Each Release should have no more than a couple of Integration Scenarios in it, if there’s more and they are not too interdependent then they can be delivered in separate Releases enabling earlier feedback cycles, (even if they are internal Releases rather than operationally deployed customer release.

Links to other elements

The H-ModelIntegration Scenarios provide a mid-level requirement type, higher than User Stories but lower than Portfolio Requests containing a lot more information than a Feature. As a result Integration Scenarios provide a unit of incremental business value which can be used for Release Planning, tying in milestones for programme/portfolio tracking and governance.

Because Integration Scenarios are constructed in a narrative form that describes a scenario, tried and tested scenario based testing methods can be applied for Integration testing.

Integration Scenarios also provide a useful starting point for understanding Solution Architecture, in the case of Product Families or systems of systems,  and even System Architecture in terms of indicating structure and identification of mechanisms. It is possible to resonate architectural structure with Integration Scenario structure although there is a risk of inappropriately introducing a Homomorphic force to the architecture.

By aligning Integration Scenarios with Integration Streams, Releases and Milestones we can focus the various views of Portfolio Management, Programme Management, Project Management, Architecture, Delivery, Quality, Deployment, Acceptance and and Business Change onto Releases at the center of the H-Model de-conflicting business management and technical delivery. Providing a context for requirements, planning and delivery Integration Stories are a common currency for the entire IT organization to work with.

Integration Modeling

Example of an Integration ModelIntegration Scenarios can also be used as part of Integration Modeling (creating scope diagrams) to indicate which actors/systems sets of requirements interact with, helping to clarify overall scope and identify potential gaps in scope.

If using Integration Modeling we recommend color coding Integration Scenarios based on priority (e.g. Musts, Shoulds etc.).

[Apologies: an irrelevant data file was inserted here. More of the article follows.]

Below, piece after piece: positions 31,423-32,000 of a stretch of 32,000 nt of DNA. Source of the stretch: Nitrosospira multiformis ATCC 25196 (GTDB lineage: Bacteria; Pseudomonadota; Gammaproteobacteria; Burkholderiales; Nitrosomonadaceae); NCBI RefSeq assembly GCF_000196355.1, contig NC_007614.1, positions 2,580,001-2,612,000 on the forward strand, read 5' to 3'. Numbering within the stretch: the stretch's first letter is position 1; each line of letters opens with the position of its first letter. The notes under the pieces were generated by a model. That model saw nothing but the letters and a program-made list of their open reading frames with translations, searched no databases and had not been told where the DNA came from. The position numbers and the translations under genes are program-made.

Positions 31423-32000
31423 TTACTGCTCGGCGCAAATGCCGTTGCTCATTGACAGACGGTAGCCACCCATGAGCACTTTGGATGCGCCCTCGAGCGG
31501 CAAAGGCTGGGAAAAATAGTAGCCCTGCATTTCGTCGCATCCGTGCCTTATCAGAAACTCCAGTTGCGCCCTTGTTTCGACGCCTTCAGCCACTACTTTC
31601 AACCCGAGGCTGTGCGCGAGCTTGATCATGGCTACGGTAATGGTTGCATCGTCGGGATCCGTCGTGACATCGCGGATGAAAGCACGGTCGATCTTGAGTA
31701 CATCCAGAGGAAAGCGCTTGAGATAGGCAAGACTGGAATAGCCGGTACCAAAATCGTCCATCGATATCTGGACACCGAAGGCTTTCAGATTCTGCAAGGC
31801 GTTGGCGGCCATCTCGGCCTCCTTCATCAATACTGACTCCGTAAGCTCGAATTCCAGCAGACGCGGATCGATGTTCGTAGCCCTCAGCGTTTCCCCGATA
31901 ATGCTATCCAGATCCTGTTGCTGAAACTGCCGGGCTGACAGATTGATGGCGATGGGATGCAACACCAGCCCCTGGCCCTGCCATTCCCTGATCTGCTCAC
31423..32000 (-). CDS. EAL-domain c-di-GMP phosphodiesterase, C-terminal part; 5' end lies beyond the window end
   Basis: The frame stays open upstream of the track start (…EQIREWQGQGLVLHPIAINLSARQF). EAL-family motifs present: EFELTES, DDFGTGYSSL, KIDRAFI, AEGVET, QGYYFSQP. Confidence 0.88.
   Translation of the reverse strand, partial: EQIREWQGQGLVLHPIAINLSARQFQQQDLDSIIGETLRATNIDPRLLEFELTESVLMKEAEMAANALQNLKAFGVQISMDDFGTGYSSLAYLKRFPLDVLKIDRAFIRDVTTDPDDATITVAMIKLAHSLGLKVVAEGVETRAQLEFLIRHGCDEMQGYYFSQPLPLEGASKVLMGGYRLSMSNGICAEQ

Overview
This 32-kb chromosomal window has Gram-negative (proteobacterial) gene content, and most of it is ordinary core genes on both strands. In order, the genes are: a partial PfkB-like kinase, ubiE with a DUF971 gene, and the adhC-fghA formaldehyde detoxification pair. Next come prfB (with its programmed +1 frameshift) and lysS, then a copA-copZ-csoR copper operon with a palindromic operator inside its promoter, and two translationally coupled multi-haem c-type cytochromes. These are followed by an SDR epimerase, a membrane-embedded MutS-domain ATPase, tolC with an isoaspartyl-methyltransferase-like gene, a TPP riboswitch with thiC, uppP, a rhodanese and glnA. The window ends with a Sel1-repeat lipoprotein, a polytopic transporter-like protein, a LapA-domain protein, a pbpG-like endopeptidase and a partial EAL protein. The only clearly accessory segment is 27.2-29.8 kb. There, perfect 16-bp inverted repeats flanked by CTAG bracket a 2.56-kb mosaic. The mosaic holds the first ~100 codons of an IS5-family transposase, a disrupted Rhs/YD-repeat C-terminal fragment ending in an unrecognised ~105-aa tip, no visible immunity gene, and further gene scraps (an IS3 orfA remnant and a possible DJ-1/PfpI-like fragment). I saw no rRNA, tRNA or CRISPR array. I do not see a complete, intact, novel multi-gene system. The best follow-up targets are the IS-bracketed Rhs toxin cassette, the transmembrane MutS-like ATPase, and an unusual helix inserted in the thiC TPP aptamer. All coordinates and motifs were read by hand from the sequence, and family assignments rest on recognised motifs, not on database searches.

A Scoping Diagram is used to draw a picture of the primary requirements and users/interacting systems.

Read more: Scoping Diagram


What are your experiences of “Epics”, “Integration Scenarios”, “Scoping Use Cases” or other alternatives?

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Advanced RTC SCM Streaming – Part 3 Component reuse

Basic usage of RTC Jazz SCM is easy enough but there’s what about more advanced usage? Using streams to isolate development from integration? Cross-project component reuse? Parallel branched development? Integration Streams aligned to Definitions of Done? This is the guide for that stuff.

This blog is in three parts:

  1. Development, Integration and Release Streams
  2. Streams for parallel branched development
  3. Streams for component reuse

Part 1 also covers the introduction and overall conclusions

Working with components across multiple RTC projects can present a bit of a challenge. It’s simple enough to create a stream with any baseline of any component in your repository but dealing with changes to those common components is not simple or obvious, especially if you need different visibility controls and access rights for different teams on different components.

Read more of this post

Advanced RTC SCM Streaming – Part 2 Parallel branched development

Basic usage of RTC Jazz SCM is easy enough but there’s what about more advanced usage? Using streams to isolate development from integration? Cross-project component reuse? Parallel branched development? Integration Streams aligned to Definitions of Done? This is the guide for that stuff.

This blog is in three parts:

  1. Development, Integration and Release Streams
  2. Streams for parallel branched development
  3. Streams for component reuse